Stephen Uzzell has always loved walking, but the 62-year-old Mint Hill resident recently transformed a long-time hobby into an outreach endeavor.
On April 9, Uzzell set out on a 300-mile local walkabout, gaining pledges and raising funds for St. Luke Catholic Church’s Agape Missions and the Mariposa Project, an orphanage in Jalisco, Mexico. And he finished May 19, despite his own battles with leukemia and diabetes. The effort has raised more than $4,000, with donations still being collected.
The idea came out of the blue one day, when Uzzell decided to fuse his love for walking and passion for ministry into his own special outreach effort. For years, Uzzell has been an avid walker, walking daily for exercise.
“Sometime last year, I started working on the idea to walk cross country,” he said. “I thought, ‘Why not do a fundraiser walk?’”
A St. Luke member, Uzzell has been involved in the church’s Agape Missions for many years, traveling to both Jamaica and the Dominican Republic – the two locations where Agape Missions reaches out to those living in poverty. He also has served on a team that’s been planning to start a third branch of Agape Missions as part of the Christian Appalachian Project, which works to make improvements to senior housing projects in Lexington, Ky.
The Mariposa Project also became a ministry close to Uzzell’s heart when his brother-in-law retired to Mexico and started working with the orphanage.
“I have a personal connection with experience in working with those places,” he said. “I wanted to take the opportunity to turn a hobby into a means of raising money for missions, for those projects.”
Uzzell originally intended to walk 500 miles across the state. But dealing with treatments for leukemia and diabetes presented a challenge. Plan B was to walk 350 miles from the East Coast to Mint Hill, but, logistically, that didn’t work either.
“It would have been difficult to find lodging and ways to spend the night along the way,” he said.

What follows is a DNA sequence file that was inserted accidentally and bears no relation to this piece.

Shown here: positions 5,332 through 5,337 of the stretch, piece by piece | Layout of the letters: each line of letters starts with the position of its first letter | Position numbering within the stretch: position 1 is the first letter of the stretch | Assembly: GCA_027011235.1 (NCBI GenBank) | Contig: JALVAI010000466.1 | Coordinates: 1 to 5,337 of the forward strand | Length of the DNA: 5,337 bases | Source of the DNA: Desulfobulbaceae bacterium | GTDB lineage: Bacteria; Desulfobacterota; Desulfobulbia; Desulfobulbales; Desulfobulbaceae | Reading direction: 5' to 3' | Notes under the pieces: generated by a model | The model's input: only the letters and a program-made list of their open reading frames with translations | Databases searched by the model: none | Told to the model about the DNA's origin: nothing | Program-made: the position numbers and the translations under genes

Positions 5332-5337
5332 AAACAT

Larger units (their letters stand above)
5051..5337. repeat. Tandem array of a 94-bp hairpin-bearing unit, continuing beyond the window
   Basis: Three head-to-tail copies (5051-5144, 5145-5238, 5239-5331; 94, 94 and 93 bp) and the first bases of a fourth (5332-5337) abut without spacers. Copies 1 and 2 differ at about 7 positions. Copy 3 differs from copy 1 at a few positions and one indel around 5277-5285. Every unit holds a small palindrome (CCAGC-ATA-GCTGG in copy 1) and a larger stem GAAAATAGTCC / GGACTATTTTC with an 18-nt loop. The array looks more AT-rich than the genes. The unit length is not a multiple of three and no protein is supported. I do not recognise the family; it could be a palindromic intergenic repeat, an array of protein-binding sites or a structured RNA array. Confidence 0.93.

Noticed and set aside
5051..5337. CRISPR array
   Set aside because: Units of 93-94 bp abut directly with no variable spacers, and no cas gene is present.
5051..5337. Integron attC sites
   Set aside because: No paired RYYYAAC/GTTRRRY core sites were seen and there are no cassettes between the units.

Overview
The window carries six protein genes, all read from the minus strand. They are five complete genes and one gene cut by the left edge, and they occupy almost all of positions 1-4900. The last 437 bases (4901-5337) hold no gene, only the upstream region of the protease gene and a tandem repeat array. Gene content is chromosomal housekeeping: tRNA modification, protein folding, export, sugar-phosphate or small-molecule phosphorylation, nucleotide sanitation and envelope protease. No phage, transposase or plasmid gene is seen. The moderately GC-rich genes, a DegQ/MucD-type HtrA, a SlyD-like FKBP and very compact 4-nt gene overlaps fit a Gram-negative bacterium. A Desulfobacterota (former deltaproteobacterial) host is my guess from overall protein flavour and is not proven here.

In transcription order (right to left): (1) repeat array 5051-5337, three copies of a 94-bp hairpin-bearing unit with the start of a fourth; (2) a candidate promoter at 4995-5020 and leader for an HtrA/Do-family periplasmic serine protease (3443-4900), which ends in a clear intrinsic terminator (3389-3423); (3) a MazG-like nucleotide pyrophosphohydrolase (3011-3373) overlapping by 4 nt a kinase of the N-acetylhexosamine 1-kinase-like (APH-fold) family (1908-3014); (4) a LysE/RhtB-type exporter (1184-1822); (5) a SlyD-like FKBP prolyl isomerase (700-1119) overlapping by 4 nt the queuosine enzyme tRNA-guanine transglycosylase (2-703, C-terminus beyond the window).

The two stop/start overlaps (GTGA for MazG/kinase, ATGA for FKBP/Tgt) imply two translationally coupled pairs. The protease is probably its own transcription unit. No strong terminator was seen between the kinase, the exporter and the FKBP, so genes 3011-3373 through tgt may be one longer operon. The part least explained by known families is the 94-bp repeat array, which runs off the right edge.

The final plan was to stay in Mint Hill and walk to and from home. Uzzell walked 8 to 10 miles, six days a week, resting on Sunday. Having previously done a lot of walking around the area, Uzzell knows the region well and was able to mix up his circle-back routes as well as walk on some local park trails.
Heeding the warning of his doctor, Uzzell, who had one leukemia treatment during the walkabout, listened to his body and adjusted his pace to suit his health condition.
“Based on my health, I had to pace myself and divide and conquer, bit by bit,” he said. “There were times where keeping my feet healthy was a challenge, too. You just have to make the (resting periods) count, put your feet up, put ice on them and soak them if you have to.”
But walking wasn’t just a physical experience; it was a spiritual one as well. Each day, Uzzell sent out an email to friends, family and fellow St. Luke members, journaling his experience and giving Scriptural insights and daily devotions.
“I’m amazed at his spirit,” St. Luke’s Father Paul Gary said. “He provided spiritual reflections for each day, wonderful spiritual meditations. There are a lot of wonderful things he’s done to inspire.”
Gary is grateful for Uzzell’s dedication and what all his effort will bring, not just to Agape Missions, but to fellow Christians.
“He doesn’t garner attention for himself,” Gary said. “He lets the light shine on other people, bringing attention to the ministries and what people do for them. He’s a great spiritual man and people really admire him.”
Uzzell said support and prayers from friends and family kept him motivated.
“I knew that a lot of people were pulling for me, and I think that really helped pull me along,” he said.